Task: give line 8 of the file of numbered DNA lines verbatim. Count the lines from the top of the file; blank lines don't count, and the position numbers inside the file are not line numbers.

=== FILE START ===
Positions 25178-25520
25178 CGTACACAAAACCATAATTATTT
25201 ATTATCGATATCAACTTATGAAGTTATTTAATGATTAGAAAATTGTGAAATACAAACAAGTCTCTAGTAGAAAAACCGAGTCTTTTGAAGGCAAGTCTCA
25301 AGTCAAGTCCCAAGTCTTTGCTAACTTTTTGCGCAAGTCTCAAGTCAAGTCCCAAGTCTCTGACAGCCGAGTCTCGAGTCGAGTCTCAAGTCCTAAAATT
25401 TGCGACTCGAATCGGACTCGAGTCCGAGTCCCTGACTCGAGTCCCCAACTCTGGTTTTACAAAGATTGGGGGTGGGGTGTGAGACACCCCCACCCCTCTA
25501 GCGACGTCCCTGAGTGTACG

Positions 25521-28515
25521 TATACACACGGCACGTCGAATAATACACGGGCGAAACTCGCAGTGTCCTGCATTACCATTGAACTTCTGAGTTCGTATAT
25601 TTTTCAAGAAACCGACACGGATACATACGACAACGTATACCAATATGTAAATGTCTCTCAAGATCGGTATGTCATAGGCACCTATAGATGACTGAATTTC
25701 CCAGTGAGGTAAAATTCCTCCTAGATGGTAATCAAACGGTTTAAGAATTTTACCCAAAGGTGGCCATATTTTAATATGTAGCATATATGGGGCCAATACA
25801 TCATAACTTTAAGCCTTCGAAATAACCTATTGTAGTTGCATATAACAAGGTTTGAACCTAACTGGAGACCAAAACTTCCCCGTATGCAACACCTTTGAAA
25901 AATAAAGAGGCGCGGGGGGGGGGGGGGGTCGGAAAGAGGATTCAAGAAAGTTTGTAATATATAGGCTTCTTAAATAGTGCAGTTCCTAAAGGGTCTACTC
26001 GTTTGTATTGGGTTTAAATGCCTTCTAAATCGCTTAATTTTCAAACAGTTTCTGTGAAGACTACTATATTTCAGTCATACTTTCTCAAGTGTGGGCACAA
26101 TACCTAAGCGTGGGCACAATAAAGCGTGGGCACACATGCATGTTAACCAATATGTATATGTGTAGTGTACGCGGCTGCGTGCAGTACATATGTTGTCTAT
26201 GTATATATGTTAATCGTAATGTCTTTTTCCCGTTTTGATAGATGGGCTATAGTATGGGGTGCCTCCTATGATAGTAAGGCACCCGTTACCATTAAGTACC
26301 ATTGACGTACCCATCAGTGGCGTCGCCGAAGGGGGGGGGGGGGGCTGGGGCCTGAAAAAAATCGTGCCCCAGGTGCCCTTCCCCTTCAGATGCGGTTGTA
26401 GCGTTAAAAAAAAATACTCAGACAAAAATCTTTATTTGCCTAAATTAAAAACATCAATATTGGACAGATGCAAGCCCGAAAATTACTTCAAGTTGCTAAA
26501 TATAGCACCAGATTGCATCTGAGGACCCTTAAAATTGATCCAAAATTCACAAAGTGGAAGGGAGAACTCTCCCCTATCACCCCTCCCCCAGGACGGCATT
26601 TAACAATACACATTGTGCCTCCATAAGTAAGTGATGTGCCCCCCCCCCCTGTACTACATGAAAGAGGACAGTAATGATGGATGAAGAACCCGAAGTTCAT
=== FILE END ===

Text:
25521 TATACACACGGCACGTCGAATAATACACGGGCGAAACTCGCAGTGTCCTGCATTACCATTGAACTTCTGAGTTCGTATAT